Nietzsche, Foucault and the Genealogical Approach to the History of Philosophy

ICH5710HF  L0101
Offered in Fall 2012  ·  New Course · Toronto (St. George Campus) Site

This seminar examines that philosophical approach to the history of philosophy that travels under the name of genealogy. It does so in terms of close readings of selected texts of the tradition's two major figures: Friederich Nietzsche and Michel Foucault against the backdrop of a number of ancient and medieval examples of protreptic rhetoric. It thereby attests the thesis that contemporary genealogy is the latest manifestation of the protreptic tradition in the history of philosophy, i.e., a deliberative rhetoric designed to exhort recipients to turn ( convertere )from harm to health, from falsehood to truth, from the base to the noble. The course will run as a seminar in which students will be asked to produce weekly papers of 400 to 600 words on the weekly readings to prime class room discussion. In addition, each student will be required to prepare a seminar on one required text which involves written material of between 1200 and 1800 words. Finally, each student will be required to submit a course paper on a topic mutually agreed upon with the class instructor. The course paper should be 4500 to 7500 words in the case of a Master's level student and 6000 to 9000 words in the case of a ThD/ PhD level student. The grade will be the result of weekly papers (25%), seminar presentation (15%) and course paper (60%).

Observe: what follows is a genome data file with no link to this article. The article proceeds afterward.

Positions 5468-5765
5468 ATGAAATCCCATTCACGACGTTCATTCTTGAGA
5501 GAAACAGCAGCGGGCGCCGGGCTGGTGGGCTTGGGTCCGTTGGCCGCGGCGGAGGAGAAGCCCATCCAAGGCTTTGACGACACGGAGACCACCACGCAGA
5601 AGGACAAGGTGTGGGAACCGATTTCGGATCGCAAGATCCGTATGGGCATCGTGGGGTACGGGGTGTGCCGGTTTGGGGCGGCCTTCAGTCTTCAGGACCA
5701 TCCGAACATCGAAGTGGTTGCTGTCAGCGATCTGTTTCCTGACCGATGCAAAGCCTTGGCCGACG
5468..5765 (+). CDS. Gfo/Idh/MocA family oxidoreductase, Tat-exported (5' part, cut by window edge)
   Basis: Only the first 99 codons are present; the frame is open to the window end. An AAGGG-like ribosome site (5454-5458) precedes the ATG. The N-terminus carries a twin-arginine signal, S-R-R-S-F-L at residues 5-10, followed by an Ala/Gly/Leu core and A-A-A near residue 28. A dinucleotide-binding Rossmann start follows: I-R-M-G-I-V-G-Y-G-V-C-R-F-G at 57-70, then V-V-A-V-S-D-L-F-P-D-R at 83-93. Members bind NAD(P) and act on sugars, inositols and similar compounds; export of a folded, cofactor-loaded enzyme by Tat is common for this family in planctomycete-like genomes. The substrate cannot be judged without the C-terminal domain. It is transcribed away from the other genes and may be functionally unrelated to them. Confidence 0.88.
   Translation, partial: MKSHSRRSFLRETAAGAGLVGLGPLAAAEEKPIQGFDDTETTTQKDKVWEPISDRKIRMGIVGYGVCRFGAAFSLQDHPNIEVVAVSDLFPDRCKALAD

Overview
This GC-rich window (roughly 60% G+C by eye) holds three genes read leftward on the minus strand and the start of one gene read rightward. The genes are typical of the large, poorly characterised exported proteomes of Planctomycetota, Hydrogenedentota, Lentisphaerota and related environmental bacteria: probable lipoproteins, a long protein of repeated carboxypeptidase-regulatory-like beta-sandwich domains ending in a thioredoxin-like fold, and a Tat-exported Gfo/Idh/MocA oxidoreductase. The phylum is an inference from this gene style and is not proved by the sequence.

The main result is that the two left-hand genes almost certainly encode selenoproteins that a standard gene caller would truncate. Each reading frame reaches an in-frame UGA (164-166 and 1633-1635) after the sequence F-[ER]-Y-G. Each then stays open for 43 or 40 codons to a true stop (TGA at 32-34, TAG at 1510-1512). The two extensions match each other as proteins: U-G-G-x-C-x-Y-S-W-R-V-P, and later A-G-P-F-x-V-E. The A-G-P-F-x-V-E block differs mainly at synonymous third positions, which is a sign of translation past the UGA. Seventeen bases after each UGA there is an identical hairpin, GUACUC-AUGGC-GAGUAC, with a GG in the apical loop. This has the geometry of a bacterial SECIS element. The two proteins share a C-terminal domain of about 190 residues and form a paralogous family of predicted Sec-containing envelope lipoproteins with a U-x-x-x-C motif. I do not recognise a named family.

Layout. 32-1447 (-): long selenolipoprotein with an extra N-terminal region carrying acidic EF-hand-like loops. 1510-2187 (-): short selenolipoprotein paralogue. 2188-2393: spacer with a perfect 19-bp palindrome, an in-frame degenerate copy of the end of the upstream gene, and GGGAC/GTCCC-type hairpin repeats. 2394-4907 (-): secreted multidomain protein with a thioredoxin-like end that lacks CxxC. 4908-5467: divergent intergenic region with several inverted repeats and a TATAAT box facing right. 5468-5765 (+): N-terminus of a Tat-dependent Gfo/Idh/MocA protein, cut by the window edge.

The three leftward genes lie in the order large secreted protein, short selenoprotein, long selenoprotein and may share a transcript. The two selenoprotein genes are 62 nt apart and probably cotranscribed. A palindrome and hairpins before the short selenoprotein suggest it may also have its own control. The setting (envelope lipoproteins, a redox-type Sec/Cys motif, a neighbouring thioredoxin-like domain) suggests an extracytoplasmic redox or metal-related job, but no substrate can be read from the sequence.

Schedule: Tuesday, 9:30 to 12:30
Instructors: Robert Sweetman
Other Information: First Semester · One Credit · Crosslisted to: Theological

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